DWD 218.03 Complaints. (1) WHO MAY FILE COMPLAINTS. A complaint may be filed by any person or by the person's duly authorized representative. A complaint filed by a representative shall state that the representative is authorized to file the complaint.

MPS argues, and the ALJ effectively held, that the interest arbitrator's decision had a preclusive effect on this WFEA action. However, in view of the commission's responsibility to attempt to harmonize the interest arbitration and WFEA statutory schemes, (1)   as well as the reluctance expressed by the courts and the commission to deprive an individual of a substantive right derived from an independent body of law such as the WFEA, (2)   the commission has not adopted the ALJ's holding in this regard.

MPS also argues, at least by implication, that MTEA does not have standing since the hearing record does not establish that MTEA was given the authority by its membership to file this charge.

However, as a "person," a union is an entity which may file a complaint of discrimination under the WFEA. Wis. Adm. Code § DWD 218.03(1). See, Helton v. Wesbar Corp., ERD Case No. 8751206 (LIRC March 19, 1992).

The more significant issue, however, is not whether MTEA has standing to file the underlying charge, but instead whether the charge, as framed by the MTEA, is a cognizable one under the WFEA.

Wisconsin Statutes § 111.322, which sets forth those actions prohibited by the WFEA, delimits those actions, as relevant here, to those "against any individual."

MTEA, however, has failed to establish that any individual was in fact injured by the subject exclusion. MTEA asserts in its reply brief to the commission:

Between 2002 and 2004, the collectively-bargained health insurance plans (Plans) covered and paid the claims of at least 425 participants for prescription of Viagra and other erectile-dysfunction (ED) drugs. (C. Ex. 8.) [Footnote 2: Four hundred twenty-five is the largest total for the same dosage of a single drug in one year: 425 claimants receiving prescriptions for Viagra 100 mg in 2004. It is likely that the total number of participants submitting claims for ED drug prescriptions was far greater. The cumulative numbers of claimants for all ED drugs under the PPO Plan were 457 in 2002, 829 in 2003, and 1002 in 2004. These totals may have included duplicates (claimants who were prescribed different drugs or dosages during the same year). (C Ex. 8)] There is no dispute that since November 1, 2005, when the challenged exclusions went into effect, none of these employees would have had their prescriptions covered under the plan.

MTEA is effectively asking the commission to conclude, based on the fact that certain of its members had been prescribed, and received coverage for, Viagra and similar medications prior to November 1, 2005, that certain of its members would necessarily have then been prescribed, but denied coverage for, one of these medications after November 1, 2005.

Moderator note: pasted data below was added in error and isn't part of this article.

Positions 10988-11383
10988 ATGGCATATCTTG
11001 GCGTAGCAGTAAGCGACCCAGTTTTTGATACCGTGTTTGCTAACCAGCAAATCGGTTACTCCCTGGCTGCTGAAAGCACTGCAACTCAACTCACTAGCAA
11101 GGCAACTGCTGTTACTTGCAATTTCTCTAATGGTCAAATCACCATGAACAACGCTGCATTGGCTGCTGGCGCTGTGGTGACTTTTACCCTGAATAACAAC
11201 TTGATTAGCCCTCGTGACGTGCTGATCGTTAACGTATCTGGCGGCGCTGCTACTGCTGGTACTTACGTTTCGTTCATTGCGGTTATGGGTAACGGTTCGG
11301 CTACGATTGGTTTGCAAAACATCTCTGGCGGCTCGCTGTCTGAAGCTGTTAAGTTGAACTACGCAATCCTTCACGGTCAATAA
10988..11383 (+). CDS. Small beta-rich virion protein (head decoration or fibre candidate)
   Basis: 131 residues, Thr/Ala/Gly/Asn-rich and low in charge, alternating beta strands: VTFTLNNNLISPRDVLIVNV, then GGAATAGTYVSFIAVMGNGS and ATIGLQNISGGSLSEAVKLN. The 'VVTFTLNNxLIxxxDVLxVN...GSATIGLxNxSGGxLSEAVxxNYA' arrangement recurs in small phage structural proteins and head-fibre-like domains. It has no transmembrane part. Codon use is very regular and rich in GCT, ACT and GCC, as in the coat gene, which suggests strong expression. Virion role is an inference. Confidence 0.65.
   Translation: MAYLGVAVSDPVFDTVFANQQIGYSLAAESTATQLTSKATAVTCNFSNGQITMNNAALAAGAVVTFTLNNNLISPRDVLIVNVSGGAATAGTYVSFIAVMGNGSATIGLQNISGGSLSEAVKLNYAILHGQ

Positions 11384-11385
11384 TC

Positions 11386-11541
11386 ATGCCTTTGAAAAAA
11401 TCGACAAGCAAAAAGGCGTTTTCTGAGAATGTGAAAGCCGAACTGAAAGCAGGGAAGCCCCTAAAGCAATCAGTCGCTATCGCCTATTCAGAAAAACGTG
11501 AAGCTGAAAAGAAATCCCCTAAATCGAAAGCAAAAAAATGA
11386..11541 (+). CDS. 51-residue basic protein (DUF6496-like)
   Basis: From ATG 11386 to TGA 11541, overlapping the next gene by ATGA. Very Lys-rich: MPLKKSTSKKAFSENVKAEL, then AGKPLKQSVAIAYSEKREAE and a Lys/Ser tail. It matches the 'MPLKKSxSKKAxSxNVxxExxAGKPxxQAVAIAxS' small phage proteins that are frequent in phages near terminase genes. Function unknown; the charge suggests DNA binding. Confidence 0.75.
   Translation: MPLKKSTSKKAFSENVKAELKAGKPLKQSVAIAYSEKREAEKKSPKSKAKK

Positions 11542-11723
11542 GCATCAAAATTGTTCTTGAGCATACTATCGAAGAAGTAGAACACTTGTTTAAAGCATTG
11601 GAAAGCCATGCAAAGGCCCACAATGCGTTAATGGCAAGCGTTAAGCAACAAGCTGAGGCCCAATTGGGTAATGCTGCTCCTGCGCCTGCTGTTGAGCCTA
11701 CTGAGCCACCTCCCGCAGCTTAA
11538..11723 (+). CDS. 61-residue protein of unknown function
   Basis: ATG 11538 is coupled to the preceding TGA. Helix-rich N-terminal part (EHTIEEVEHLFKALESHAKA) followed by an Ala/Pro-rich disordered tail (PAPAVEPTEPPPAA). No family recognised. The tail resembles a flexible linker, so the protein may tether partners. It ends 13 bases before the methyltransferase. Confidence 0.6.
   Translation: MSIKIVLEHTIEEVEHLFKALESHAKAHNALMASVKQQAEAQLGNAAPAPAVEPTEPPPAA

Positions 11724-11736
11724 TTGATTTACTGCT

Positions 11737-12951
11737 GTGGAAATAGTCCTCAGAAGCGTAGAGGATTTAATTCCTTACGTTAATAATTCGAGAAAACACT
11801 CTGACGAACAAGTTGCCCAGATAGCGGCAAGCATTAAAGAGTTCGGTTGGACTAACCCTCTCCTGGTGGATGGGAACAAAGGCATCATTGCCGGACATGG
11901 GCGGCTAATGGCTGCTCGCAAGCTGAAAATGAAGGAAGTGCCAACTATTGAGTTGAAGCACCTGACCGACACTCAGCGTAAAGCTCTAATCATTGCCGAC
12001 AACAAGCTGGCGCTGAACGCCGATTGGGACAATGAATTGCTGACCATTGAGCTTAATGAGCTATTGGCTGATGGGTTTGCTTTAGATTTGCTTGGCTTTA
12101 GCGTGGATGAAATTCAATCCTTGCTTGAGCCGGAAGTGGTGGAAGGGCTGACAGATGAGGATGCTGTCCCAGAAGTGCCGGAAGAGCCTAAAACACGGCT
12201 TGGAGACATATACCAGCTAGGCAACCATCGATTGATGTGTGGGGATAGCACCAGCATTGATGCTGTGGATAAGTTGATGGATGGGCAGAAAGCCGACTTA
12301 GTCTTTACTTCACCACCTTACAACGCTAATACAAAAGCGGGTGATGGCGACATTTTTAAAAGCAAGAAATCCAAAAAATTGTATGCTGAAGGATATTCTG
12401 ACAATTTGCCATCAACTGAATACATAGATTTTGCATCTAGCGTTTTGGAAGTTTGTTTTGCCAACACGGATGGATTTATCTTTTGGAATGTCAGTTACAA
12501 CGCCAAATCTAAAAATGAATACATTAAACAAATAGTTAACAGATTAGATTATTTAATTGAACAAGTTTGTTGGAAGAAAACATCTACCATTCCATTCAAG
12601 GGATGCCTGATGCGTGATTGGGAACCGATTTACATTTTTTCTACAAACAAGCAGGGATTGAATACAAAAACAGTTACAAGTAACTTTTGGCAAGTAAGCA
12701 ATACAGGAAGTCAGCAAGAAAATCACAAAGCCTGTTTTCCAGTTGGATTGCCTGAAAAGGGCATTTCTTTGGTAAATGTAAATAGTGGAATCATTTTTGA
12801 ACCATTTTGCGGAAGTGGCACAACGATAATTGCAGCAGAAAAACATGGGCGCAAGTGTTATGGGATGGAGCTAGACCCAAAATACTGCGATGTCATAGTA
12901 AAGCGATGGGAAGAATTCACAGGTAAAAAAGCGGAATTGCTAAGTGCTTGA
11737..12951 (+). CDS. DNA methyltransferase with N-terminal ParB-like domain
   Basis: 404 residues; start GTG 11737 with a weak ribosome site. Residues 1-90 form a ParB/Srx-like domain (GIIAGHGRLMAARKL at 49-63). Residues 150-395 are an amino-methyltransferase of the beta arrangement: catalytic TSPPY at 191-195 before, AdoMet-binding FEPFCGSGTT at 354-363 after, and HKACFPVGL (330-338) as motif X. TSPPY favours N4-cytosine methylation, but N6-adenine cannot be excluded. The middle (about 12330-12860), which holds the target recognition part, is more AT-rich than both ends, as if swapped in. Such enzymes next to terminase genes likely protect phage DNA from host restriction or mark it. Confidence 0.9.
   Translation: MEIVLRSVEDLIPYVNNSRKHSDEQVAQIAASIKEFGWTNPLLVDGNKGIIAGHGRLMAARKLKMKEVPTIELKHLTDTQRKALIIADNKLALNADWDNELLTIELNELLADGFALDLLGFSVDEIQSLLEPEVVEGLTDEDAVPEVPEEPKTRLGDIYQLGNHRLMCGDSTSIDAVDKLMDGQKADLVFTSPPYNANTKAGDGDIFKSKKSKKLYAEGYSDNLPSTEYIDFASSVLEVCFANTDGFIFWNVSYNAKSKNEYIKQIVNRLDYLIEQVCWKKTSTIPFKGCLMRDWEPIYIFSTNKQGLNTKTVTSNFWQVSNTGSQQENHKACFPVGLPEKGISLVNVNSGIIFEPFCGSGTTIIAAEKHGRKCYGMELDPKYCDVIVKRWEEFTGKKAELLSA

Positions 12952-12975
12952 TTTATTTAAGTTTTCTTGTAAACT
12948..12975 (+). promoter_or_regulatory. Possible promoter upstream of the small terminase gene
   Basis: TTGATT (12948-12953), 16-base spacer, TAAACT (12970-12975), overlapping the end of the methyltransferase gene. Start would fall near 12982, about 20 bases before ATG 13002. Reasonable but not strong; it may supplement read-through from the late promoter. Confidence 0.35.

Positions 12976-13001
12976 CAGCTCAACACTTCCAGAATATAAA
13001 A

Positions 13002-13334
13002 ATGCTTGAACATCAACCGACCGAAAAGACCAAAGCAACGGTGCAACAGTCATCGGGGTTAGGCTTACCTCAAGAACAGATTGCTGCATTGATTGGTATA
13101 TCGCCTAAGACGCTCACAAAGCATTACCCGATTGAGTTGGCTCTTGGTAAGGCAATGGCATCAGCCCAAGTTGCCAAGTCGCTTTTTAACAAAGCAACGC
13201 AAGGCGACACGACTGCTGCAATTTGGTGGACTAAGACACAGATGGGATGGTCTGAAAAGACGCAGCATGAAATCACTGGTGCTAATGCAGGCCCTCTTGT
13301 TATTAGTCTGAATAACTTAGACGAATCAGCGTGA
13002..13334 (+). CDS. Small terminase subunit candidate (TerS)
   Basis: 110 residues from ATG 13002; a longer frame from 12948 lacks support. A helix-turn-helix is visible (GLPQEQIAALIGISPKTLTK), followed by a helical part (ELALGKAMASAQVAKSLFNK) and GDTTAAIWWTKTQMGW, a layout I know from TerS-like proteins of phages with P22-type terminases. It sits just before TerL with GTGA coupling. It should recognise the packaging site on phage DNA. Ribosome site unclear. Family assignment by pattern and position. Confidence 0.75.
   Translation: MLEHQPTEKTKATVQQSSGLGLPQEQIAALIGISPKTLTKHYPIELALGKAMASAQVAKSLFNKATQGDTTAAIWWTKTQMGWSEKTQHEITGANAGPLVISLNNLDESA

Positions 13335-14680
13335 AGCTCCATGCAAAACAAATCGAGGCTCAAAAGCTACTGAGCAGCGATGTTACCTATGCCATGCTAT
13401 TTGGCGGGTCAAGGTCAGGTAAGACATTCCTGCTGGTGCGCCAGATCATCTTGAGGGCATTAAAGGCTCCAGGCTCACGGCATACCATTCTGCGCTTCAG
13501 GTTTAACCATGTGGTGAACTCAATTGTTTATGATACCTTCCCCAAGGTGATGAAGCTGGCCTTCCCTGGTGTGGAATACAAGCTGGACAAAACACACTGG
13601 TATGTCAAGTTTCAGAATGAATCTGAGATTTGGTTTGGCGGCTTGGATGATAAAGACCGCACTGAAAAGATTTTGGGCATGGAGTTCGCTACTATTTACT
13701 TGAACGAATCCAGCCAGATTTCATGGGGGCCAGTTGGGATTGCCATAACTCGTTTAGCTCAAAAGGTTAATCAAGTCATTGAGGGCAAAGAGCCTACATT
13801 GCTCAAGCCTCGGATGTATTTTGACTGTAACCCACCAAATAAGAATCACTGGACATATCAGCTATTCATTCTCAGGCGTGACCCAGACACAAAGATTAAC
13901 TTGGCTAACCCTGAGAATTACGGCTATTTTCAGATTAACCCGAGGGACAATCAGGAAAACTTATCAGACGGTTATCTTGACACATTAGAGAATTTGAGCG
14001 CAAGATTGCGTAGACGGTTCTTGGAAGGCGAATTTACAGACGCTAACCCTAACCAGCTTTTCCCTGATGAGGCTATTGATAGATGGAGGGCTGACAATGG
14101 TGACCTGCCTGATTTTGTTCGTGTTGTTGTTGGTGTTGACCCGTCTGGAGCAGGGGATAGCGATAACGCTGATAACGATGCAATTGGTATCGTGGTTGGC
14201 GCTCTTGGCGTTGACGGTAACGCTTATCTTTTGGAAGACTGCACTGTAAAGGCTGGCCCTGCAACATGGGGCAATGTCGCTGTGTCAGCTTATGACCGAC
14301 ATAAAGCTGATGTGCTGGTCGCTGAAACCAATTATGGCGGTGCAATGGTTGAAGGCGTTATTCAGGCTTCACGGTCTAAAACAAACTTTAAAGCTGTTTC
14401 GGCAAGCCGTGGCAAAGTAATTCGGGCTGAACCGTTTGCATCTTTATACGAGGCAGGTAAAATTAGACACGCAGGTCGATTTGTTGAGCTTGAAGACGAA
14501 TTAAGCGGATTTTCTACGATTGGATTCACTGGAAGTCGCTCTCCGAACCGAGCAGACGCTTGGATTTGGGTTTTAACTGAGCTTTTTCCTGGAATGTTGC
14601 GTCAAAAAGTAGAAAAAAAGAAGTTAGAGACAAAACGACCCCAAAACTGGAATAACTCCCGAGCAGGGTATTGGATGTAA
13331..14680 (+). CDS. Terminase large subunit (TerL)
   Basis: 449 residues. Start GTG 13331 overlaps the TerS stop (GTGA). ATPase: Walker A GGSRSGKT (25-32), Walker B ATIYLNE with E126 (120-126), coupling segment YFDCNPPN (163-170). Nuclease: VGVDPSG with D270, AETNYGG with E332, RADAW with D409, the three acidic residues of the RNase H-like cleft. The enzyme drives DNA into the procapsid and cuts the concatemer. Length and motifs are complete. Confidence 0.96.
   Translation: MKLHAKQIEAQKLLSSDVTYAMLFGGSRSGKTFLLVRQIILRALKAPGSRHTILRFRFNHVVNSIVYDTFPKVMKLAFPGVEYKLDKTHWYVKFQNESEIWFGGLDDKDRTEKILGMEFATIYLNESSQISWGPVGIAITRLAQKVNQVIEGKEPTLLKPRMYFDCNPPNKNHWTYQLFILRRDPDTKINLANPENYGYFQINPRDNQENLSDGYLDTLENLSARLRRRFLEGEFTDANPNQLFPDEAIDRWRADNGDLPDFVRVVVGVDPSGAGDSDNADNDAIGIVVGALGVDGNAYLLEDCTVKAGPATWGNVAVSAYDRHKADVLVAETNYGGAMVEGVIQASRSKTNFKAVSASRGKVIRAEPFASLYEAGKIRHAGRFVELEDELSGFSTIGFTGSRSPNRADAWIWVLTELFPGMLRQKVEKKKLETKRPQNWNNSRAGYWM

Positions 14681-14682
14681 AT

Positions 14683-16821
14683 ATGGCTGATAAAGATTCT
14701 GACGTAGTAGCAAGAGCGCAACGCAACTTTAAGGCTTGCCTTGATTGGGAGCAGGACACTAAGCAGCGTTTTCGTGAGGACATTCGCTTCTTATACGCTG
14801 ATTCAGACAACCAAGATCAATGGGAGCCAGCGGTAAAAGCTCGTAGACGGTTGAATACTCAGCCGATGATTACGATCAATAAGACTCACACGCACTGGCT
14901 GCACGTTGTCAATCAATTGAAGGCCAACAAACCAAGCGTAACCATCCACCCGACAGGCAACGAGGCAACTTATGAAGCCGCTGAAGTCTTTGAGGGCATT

However, it is not within the purview of the commission's authority here to make findings or draw conclusions based upon conjecture or probability or extrapolation. See, Jones v. State of Wisconsin, ERD Case No. 9352630 (LIRC Feb. 29, 1996). By filing an action pursuant to Wis. Stat. § 111.322(1), it was MTEA's burden to establish that an individual had actually been prescribed, but denied coverage by one of the MPS plans for, Viagra or a related medication after November 1, 2005, and it failed to do so.

MTEA points to the commission's decisions in Helton, supra, and to the Wisconsin Court of Appeals decision in Racine Unified School District v. Racine Education Assn. and LIRC, 164 Wis. 2d 567, 476 N.W.2d 707 (Ct. App. 1991), in support of its argument that it was not required to establish an individual injury.

However, in Racine Unified School District, the collective bargaining representative had brought the WFEA action pursuant to Wis. Stat. § 111.322(2), not, as here, § 111.322(1). The prohibition set forth in Wis. Stat. § 111.322(2), which relates to printing or circulating a statement or using an application form, is stated very differently than the prohibition set forth in Wis. Stat. § 111.322(1). The court in Racine recognized this distinction when it wrote:

As we earlier noted, this action did not arise under sec. 111.322(1) Stats., which provides a cause of action for accomplished acts of discrimination. Rather, as we have noted, the Union brought this action, in part, under sec. 111.322(2), which creates a cause of action for statements printed or circulated by the employer which proclaim its present or future intent to discriminate.